Dead reckoning enables exact 3D navigation

September 28, 2015 // By Christoph Hammerschmidt
Urban canyons, this expression describes narrow streets amidst towering skyscrapers or in tunnels, both hampering the reception of navigation signals from satellites. Chipmaker STMicroelectronics (ST) counters the problem with a new firmware for its Teseo-III automotive navigation devices. The company promises that the positioning will be always available and accurate – by means of a navigation technique used in the early years of aviation: Dead reckoning.

The new Teseo Draw firmware version for the chipmaker’s positioning ICs enables navigation systems to provide continuous, accurate location and turn-by-turn instructions even when satellite signals are unavailable, such as in tunnels, covered car parks, or multi-level highways. The firmware also enhances performance in built-up areas, where navigation systems frequently lose accuracy.
The algorithm merges the satellite information with data from vehicle sensors such as the gyroscope, accelerometer, and wheel-speed sensors, to calculate location in three dimensions including elevation. If the satellite signal is fading, the firmware compensates for the loss of accuracy, and if the signal becomes unavailable, navigation continues uninterrupted based on calculated location – the so-called dead reckoning.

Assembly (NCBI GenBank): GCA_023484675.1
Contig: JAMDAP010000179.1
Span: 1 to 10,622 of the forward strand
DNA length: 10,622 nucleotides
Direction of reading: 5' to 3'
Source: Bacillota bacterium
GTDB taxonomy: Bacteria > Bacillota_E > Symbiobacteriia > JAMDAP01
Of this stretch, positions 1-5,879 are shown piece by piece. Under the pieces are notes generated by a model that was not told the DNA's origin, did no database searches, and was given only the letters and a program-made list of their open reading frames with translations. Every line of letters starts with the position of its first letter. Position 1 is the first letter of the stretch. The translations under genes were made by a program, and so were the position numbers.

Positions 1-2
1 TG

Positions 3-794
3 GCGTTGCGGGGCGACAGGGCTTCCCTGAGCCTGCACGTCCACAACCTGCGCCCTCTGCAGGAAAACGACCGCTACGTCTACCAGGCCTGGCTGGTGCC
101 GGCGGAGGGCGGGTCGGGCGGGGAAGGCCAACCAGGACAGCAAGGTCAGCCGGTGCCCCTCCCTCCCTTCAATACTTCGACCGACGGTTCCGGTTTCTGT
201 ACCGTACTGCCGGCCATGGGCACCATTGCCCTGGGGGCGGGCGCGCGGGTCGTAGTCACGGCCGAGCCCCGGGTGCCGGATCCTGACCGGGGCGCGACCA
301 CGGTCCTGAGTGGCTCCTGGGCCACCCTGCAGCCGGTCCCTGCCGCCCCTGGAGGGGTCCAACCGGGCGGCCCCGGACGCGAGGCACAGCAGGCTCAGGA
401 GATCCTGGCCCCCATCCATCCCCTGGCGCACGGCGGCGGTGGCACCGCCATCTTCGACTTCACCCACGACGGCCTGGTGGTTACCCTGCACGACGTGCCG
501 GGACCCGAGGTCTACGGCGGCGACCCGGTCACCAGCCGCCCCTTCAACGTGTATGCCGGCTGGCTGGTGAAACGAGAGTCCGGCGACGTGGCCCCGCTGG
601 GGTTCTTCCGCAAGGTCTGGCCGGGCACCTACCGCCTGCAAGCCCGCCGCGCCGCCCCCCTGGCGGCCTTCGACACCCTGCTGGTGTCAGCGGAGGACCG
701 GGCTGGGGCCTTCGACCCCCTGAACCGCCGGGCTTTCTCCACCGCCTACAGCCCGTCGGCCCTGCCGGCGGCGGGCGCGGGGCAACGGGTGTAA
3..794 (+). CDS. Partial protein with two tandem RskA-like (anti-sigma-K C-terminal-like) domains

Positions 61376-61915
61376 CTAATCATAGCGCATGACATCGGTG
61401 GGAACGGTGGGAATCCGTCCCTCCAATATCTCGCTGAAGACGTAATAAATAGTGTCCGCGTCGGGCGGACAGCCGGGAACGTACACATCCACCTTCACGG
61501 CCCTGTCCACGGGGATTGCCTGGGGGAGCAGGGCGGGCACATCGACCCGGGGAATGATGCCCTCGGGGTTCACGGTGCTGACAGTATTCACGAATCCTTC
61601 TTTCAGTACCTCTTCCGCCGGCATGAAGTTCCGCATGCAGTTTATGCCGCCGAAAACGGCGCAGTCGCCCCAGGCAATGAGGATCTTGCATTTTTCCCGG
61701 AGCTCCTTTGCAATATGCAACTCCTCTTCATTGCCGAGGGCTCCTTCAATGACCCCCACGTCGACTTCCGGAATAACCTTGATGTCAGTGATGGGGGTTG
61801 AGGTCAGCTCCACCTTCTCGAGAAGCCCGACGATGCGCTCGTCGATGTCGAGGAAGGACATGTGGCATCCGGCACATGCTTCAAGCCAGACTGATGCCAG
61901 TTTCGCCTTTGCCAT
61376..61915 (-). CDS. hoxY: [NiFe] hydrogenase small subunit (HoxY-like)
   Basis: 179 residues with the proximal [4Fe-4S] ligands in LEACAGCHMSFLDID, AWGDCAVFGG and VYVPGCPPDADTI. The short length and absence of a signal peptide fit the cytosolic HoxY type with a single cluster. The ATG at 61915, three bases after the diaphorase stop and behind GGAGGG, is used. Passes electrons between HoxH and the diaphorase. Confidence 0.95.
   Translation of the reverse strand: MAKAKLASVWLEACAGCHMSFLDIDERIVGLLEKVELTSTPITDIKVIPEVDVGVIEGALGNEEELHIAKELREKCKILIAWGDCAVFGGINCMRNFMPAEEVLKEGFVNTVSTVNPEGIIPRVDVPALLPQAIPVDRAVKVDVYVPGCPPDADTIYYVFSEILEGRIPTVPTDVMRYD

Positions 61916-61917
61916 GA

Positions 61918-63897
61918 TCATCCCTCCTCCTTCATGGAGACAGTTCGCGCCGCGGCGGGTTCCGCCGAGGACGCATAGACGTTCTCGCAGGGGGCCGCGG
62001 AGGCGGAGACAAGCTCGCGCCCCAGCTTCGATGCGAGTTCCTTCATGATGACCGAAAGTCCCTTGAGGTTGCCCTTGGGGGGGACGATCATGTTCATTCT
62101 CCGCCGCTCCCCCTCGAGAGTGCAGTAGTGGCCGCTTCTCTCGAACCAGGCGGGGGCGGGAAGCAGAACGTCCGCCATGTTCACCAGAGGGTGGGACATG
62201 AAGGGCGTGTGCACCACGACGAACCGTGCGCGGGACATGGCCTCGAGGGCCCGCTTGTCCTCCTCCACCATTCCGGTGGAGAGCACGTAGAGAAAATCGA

The company says that road tests carried out in difficult under-cover and urban environments have demonstrated continuous tracking from entry to exit in complex multi-level car parks, and at street level between tall buildings, where conventional systems have been unable to track the vehicle.

Global navigation satellite systems (GNSS) have revolutionized activities such as commercial logistics, asset management, and personal mobility. Today, over four billion GNSS devices in use worldwide. By enabling high-accuracy 3D dead reckoning, Teseo Draw expands the opportunities for developers to commercialize new applications.
“Teseo Draw strengthens GNSS performance and eliminates barriers to continuity, enabling exciting new services to emerge,” said Fabio Marchiò, Microcontroller and Infotainment Division General Manager, Automotive Product Group, STMicroelectronics. “Users can also experience significant improvements in existing services such as fleet tracking, eCall, or ERA-GLONASS emergency response, usage-based insurance, road tolling, and anti-theft systems.”

The new firmware has multiple modes and is capable of referring to sensors on the vehicle’s CAN bus or discrete sensors such as the odometer, reverse sensor, MEMS accelerometer and gyroscope, or MEMS inertial module connected to the Teseo III IC.

Teseo III chips loaded with the new firmware are sampling now, and are scheduled to enter mass production in Q1 2016.

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